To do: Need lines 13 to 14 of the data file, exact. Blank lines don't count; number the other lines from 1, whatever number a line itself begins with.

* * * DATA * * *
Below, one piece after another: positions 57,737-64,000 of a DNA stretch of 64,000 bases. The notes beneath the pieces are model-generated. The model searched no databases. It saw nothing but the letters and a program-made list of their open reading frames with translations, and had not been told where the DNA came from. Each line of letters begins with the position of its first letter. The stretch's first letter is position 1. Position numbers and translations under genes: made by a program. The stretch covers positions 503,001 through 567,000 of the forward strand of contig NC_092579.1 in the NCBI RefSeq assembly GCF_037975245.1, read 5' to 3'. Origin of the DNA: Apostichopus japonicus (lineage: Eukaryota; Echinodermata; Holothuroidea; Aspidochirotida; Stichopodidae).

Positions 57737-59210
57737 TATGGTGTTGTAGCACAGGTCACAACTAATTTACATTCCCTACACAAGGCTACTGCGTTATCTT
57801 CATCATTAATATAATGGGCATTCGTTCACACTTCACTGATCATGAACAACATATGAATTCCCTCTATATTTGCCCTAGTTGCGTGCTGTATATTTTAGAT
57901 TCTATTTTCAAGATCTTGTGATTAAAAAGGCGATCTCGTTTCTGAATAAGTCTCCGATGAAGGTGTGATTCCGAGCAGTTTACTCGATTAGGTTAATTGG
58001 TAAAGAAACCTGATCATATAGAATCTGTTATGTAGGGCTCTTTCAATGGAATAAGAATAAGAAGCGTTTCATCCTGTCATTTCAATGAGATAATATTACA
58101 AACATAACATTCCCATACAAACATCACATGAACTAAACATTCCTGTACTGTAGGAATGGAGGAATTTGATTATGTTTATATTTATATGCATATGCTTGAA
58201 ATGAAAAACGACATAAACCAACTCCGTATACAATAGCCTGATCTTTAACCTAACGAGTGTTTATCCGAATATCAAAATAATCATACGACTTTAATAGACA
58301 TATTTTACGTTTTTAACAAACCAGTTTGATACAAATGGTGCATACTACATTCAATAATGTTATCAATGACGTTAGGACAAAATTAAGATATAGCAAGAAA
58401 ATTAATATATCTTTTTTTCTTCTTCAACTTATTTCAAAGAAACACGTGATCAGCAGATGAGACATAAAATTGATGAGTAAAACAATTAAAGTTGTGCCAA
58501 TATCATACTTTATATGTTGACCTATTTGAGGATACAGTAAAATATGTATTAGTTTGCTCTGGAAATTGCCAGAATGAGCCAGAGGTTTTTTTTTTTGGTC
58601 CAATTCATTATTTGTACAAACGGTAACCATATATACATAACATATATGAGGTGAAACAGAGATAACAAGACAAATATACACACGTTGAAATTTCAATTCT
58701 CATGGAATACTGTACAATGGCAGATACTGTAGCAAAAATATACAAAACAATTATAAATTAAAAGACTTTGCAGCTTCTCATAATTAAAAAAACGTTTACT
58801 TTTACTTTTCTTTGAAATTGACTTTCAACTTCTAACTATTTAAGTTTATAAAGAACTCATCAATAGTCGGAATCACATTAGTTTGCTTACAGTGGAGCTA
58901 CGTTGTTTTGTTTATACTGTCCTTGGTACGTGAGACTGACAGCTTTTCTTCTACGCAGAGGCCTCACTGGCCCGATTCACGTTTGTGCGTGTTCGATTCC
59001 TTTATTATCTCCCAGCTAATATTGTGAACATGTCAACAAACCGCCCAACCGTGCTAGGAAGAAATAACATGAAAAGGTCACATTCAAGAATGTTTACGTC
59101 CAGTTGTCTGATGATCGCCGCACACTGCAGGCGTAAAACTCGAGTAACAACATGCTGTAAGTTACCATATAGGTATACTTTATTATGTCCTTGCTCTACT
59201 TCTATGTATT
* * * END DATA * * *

58701 CATGGAATACTGTACAATGGCAGATACTGTAGCAAAAATATACAAAACAATTATAAATTAAAAGACTTTGCAGCTTCTCATAATTAAAAAAACGTTTACT
58801 TTTACTTTTCTTTGAAATTGACTTTCAACTTCTAACTATTTAAGTTTATAAAGAACTCATCAATAGTCGGAATCACATTAGTTTGCTTACAGTGGAGCTA